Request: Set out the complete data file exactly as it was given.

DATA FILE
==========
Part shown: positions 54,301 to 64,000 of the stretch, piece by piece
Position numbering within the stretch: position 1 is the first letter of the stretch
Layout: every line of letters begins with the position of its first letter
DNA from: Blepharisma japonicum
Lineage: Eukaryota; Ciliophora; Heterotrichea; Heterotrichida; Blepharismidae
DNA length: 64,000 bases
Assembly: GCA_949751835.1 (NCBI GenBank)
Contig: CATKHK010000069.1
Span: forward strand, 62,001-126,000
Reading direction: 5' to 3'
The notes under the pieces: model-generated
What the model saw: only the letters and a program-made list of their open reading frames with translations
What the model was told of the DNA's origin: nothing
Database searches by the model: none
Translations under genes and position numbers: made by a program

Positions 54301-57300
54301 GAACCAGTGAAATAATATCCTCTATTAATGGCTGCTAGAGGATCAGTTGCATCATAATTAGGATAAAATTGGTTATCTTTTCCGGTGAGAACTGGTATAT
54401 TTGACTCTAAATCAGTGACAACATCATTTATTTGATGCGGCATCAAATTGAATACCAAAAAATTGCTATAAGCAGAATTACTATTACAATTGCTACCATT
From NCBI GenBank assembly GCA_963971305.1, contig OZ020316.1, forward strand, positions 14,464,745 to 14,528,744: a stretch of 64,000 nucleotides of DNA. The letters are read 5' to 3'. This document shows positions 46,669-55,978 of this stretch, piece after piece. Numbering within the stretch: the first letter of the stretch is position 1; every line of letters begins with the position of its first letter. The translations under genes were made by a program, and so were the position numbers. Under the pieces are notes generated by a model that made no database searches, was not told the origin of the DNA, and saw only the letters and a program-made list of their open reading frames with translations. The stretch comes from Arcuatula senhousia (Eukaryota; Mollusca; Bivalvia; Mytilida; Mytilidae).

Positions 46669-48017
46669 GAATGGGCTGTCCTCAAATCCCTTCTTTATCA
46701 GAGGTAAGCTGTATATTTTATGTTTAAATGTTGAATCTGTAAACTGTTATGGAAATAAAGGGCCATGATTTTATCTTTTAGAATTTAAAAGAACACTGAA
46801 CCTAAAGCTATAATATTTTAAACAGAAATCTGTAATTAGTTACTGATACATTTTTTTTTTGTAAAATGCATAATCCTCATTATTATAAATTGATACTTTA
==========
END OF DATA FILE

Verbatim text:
Part shown: positions 54,301 to 64,000 of the stretch, piece by piece
Position numbering within the stretch: position 1 is the first letter of the stretch
Layout: every line of letters begins with the position of its first letter
DNA from: Blepharisma japonicum
Lineage: Eukaryota; Ciliophora; Heterotrichea; Heterotrichida; Blepharismidae
DNA length: 64,000 bases
Assembly: GCA_949751835.1 (NCBI GenBank)
Contig: CATKHK010000069.1
Span: forward strand, 62,001-126,000
Reading direction: 5' to 3'
The notes under the pieces: model-generated
What the model saw: only the letters and a program-made list of their open reading frames with translations
What the model was told of the DNA's origin: nothing
Database searches by the model: none
Translations under genes and position numbers: made by a program

Positions 54301-57300
54301 GAACCAGTGAAATAATATCCTCTATTAATGGCTGCTAGAGGATCAGTTGCATCATAATTAGGATAAAATTGGTTATCTTTTCCGGTGAGAACTGGTATAT
54401 TTGACTCTAAATCAGTGACAACATCATTTATTTGATGCGGCATCAAATTGAATACCAAAAAATTGCTATAAGCAGAATTACTATTACAATTGCTACCATT
From NCBI GenBank assembly GCA_963971305.1, contig OZ020316.1, forward strand, positions 14,464,745 to 14,528,744: a stretch of 64,000 nucleotides of DNA. The letters are read 5' to 3'. This document shows positions 46,669-55,978 of this stretch, piece after piece. Numbering within the stretch: the first letter of the stretch is position 1; every line of letters begins with the position of its first letter. The translations under genes were made by a program, and so were the position numbers. Under the pieces are notes generated by a model that made no database searches, was not told the origin of the DNA, and saw only the letters and a program-made list of their open reading frames with translations. The stretch comes from Arcuatula senhousia (Eukaryota; Mollusca; Bivalvia; Mytilida; Mytilidae).

Positions 46669-48017
46669 GAATGGGCTGTCCTCAAATCCCTTCTTTATCA
46701 GAGGTAAGCTGTATATTTTATGTTTAAATGTTGAATCTGTAAACTGTTATGGAAATAAAGGGCCATGATTTTATCTTTTAGAATTTAAAAGAACACTGAA
46801 CCTAAAGCTATAATATTTTAAACAGAAATCTGTAATTAGTTACTGATACATTTTTTTTTTGTAAAATGCATAATCCTCATTATTATAAATTGATACTTTA